Political thinker, Anglican theologian, and director of think-tank ResPublica, Phillip Blond's ideas have attracted attention around the world. An international keynote speaker and the architect of 'Red Toryism', Phillip is one of the Conservative leader's inner circle. He discusses theology, economics and social politics, drawing on ideas based on free association and group formation.
Political thinker, Anglican theologian, and director of think tank ResPublica, Phillip Blond is a keynote speaker and the architect of 'Red Toryism', which has made him one of the Conservative leader's inner circle.
Born in Liverpool, Phillip studied philosophy and politics at the University of Hull, continental philosophy at the University of Warwick, and theology at Peterhouse at the University of Cambridge. At Peterhouse, he was a student of John Milbank, founder of the theological movement Radical Orthodoxy and a noted critic of liberalism, philosophically understood.
Before entering politics and public policy he was a senior lecturer in theology and philosophy at the Universities of Exeter and Cumbria.
Phillip gained prominence from a cover story in Prospect magazine February 2009 with his essay on Red Toryism, which proposed a radical communitarian traditionalist conservatism that inveighed against both state and market monopoly. According to Blond, these two large-scale realities, while usually spoken of as diametrically opposed, are in reality the two sides of the same coin.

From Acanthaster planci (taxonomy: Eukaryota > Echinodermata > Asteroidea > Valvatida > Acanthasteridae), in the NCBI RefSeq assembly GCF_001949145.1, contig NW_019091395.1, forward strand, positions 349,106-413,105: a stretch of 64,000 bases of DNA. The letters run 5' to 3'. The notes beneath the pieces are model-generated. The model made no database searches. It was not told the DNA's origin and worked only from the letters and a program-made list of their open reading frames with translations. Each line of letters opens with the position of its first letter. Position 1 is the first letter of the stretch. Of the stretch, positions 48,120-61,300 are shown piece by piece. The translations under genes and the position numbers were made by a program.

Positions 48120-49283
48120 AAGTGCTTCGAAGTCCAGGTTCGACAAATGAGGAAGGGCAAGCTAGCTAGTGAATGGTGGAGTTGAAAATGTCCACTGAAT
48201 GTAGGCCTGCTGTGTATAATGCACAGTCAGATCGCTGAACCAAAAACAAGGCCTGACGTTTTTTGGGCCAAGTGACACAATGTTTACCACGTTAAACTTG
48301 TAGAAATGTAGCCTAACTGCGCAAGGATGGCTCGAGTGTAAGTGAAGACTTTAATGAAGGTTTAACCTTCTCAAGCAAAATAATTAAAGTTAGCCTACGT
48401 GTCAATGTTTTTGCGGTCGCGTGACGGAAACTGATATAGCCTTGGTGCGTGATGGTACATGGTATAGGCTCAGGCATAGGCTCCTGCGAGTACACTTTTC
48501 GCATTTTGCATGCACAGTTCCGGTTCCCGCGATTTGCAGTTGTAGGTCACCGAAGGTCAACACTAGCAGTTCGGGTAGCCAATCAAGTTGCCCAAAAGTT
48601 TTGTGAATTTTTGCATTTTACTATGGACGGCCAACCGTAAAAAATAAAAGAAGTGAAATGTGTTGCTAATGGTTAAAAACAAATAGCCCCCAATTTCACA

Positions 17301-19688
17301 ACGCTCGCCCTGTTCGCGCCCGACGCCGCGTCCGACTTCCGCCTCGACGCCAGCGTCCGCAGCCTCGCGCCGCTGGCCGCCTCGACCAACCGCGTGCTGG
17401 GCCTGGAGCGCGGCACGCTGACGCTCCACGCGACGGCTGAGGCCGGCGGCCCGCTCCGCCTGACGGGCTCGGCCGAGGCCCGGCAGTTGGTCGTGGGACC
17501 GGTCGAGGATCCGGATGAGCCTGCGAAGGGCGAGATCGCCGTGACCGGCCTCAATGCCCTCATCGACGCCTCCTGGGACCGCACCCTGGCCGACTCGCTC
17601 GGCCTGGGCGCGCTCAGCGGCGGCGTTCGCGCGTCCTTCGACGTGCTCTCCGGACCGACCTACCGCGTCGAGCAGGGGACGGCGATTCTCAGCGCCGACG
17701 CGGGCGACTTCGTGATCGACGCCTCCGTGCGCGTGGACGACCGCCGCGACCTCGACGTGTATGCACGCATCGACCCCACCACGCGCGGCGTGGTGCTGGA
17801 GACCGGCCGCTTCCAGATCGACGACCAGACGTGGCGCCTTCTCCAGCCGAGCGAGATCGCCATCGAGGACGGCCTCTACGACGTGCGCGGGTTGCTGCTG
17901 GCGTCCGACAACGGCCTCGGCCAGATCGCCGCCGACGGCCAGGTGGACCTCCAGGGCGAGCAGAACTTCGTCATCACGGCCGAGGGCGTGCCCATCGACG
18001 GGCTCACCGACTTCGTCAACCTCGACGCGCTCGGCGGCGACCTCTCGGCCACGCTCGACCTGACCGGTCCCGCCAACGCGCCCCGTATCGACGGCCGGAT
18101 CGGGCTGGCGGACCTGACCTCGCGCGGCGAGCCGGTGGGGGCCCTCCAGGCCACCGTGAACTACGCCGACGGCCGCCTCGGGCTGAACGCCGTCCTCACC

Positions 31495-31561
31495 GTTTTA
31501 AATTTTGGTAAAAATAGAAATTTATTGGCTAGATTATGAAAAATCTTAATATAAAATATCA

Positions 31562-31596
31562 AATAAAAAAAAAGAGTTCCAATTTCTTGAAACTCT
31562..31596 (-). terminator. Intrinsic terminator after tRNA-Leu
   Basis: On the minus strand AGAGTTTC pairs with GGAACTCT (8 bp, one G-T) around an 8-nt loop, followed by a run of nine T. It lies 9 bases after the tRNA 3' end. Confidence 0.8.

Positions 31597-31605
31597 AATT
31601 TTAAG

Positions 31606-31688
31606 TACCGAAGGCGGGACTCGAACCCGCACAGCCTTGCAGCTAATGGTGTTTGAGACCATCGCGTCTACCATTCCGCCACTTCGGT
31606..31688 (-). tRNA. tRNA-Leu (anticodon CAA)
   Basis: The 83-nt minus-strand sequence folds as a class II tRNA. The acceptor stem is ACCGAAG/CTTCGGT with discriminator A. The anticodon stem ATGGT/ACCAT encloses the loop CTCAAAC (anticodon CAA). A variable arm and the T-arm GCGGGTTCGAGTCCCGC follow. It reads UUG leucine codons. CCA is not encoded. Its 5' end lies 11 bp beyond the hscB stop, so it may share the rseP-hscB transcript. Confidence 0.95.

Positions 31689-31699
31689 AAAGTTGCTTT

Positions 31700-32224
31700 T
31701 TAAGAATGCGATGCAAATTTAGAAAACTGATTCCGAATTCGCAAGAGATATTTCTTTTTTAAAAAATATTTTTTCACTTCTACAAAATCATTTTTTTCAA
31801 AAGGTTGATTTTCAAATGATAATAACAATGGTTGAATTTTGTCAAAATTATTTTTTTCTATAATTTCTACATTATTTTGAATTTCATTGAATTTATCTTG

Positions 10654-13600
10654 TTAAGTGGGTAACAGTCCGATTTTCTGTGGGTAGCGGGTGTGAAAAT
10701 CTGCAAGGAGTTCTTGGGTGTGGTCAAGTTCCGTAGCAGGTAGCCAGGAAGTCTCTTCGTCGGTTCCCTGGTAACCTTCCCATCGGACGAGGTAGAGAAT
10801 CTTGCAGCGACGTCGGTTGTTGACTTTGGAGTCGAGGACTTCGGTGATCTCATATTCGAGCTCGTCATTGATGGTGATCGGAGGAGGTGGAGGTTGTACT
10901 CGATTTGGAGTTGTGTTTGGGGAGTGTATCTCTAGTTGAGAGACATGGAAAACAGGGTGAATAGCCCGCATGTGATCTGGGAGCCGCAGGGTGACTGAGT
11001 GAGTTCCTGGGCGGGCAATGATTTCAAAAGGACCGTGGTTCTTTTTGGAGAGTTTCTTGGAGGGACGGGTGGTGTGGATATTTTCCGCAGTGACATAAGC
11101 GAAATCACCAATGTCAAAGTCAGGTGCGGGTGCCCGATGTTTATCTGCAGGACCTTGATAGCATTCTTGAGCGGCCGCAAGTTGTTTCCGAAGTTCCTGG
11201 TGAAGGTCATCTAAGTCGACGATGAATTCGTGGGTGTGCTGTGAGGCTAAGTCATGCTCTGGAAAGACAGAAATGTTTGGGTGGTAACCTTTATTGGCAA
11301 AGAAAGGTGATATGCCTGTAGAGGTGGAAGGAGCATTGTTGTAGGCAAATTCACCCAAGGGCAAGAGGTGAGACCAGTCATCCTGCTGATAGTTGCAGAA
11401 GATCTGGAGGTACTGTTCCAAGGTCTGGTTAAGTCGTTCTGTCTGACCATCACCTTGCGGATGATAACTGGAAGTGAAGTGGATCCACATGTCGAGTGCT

An internationally recognized political thinker and social and economic commentator, who founded ResPublica in 2009, Phillip's ideas have strongly influenced the agenda around devolution and public services, and have helped to redefine British and international politics.
Phillip’s recent reports, such as Restoring Britain’s City States: Devolution, public service reform and local economic growth (2015), The Missing Multipliers: Devolution to Britain’s Key Cities (2015), and Devo Max – Devo Manc: Place-based public services (2014), have driven policy change in city deals and health devolution.
Further papers he has authored include 'The Ownership State', 'Asset Building for Children' and 'To Buy, To Bid, To Build: Community Rights for an Asset Owning Democracy'.
In 2010, The Telegraph called Phillip "a driving force behind David Cameron's 'Big Society' agenda."
He has written extensively in the British press including The Guardian, The Observer, The Financial Times, The Sunday Times, Prospect and the New Statesman. He is a frequent broadcaster – appearing on the BBC and Sky as well as foreign media outlets.
Phillip’s ideas have attracted attention both nationally and internationally and he speaks all over the world on the idea of a new economic and social politics based around free association and group formation.